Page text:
A Really Good Medical Social Media Guide

A great resource.  Well done the AMA.

A guide to online professionalism for medical practitioners and medical students

The Australian Medical Association have developed a social media guide for health professionals. This code of ethics was developed by the Australian and New Zealand Medical Associations (AMA and NZMA) and the Australian Medical Students’ Association (AMSA) partly in respose to the growing use of social media by medical students, in particular facebook.

The full guideline to down load can be found here but they also provide links to things that health professionals should consider:

The links in particular are a really good resource, and provide case studies and informative examples:

Real life examples include an employer who turned down an applicant after discovering that he had used Facebook to criticise previous employers and disclosed company information,19 a doctor who missed out on a job because the doctor’s online activities revealed an interest in witchcraft,20 and a female psychiatrist who failed to gain employment after a recruiting agency found explicit pictures on MySpace of her intoxicated.21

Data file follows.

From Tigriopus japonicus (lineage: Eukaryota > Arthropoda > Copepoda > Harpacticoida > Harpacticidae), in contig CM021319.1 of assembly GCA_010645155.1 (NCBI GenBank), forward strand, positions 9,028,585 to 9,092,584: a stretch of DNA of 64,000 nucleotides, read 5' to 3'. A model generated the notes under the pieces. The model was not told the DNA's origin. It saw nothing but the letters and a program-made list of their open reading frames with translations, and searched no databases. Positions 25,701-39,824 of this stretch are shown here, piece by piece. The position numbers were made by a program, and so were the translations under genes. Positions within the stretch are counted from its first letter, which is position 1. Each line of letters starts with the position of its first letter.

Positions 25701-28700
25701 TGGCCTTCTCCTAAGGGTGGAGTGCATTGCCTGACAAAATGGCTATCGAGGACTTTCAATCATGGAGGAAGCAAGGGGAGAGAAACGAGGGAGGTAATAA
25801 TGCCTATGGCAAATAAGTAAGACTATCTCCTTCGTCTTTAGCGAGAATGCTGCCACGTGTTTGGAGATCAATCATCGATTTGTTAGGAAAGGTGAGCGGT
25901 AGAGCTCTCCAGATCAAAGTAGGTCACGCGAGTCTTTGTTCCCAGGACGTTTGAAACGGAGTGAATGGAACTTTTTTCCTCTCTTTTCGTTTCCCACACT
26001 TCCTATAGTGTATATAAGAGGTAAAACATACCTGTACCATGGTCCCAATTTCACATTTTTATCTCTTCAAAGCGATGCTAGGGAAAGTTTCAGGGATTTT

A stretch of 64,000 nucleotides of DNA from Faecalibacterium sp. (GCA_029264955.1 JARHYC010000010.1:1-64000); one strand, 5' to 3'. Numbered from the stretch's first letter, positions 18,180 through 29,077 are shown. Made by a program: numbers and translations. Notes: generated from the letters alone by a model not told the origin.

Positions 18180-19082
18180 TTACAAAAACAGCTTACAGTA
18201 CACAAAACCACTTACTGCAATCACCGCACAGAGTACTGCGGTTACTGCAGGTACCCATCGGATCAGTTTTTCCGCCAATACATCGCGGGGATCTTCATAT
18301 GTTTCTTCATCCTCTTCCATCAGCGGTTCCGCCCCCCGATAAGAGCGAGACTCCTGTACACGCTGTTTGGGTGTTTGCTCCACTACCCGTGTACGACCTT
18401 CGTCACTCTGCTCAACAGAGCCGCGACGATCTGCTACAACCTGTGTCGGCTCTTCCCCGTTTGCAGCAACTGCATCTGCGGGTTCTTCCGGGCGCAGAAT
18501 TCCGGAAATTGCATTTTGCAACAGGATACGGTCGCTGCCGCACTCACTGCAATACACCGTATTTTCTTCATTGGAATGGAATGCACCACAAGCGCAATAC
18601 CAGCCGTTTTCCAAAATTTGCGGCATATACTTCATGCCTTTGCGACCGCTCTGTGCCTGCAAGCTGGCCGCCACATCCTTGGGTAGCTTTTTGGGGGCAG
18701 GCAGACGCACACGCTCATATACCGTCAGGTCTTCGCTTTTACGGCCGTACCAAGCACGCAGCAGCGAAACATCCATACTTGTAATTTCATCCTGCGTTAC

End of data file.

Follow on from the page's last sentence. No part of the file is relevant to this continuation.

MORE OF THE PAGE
(references link to the AMA site)

Another example of Defamation (ie what not to do)

Dear Emergency Registrar,

Thanks a million for misdiagnosing my patient’s perforated bowel as constipation and treating aggressively with laxatives. I’m sure she appreciated the subsequent cardiac arrest and multiorgan failure. Don’t worry, she just needs a new set of kidneys and a liver and she’ll be right. And with that kind of performance, I’m sure you can help her acquire them.

Kind regards,

Lowly intern

(based on an actual posting on a social networking site)

There are many others.  It’s a really good resource – Clicking on the reference list alone brings a wealth of information. Big thanks to Howard Luks @hjluks for alerting me to this.